In the Pro plan, they give you the option to pre-fetch your most popular resources and preload them into your visitor’s browser providing a smooth navigation from page to page. In addition, CloudFlare increases the number of requests per second, for maximum performance.

Using CloudFlare CDN on my websites, I see about 50% fewer requests and 52% less bandwidth usage.

Web content optimization is very popular these days, so CloudFlare raises the bar by providing you with two features: Auto Minify and Rocket Loader.

Minifying HTML, JavaScript and CSS for your web pages results in smaller resources to transfer and faster load times. This feature will remove all unnecessary characters from JavaScript and CSS files without changing their functionality – at least in theory.

Asynchronously load your JavaScript resources results in faster page rendering. Rocket Loader can handle both inline and external scripts, while maintaining order of execution.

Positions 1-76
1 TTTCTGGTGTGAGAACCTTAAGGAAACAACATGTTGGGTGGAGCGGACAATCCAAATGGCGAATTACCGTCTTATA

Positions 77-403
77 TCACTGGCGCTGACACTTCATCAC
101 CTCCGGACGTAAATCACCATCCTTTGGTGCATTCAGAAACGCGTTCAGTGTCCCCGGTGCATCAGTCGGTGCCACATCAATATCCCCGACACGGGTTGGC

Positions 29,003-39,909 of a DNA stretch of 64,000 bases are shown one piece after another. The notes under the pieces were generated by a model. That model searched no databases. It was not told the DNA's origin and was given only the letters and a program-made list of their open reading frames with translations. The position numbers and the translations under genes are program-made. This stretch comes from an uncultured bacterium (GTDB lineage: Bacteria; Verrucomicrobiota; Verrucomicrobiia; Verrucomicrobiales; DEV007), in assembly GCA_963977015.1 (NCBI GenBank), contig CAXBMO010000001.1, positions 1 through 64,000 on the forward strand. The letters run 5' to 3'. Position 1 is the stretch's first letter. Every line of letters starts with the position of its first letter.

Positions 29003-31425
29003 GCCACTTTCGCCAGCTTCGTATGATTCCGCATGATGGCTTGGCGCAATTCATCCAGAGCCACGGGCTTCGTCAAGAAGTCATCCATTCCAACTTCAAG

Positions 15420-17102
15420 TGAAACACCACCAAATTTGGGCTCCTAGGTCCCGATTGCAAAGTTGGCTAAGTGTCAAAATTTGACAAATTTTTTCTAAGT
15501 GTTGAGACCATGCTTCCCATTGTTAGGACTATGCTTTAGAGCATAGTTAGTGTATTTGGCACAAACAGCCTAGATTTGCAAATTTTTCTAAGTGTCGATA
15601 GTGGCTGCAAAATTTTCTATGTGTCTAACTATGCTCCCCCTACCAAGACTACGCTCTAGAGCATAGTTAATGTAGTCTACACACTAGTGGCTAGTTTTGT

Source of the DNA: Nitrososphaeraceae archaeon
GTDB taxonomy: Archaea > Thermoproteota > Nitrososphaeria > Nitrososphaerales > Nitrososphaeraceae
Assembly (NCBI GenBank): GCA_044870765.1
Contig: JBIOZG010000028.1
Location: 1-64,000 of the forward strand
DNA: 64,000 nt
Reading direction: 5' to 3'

I highly recommend you to be very cautious using these options or any other third party apps they provide as they might interfere with various JavaScript tools, including Google Adsense.

Is there any way to test my website optimized by CloudFlare?

Many specialized websites will help you with that. Here are few of them:

Most of these web speed testers are running in a virtualized environment, using shared resources. The reports might not reflect what your visitors will experience. Take these results with a grain of salt.

IPv6 support?

Even if your webserver does not support IPv6 protocol, CloudFlare makes your website to be IPv6 ready. There are two modes to deploy IPv6:

My ISP does not provide IPv6 right now and this option is very handy for me.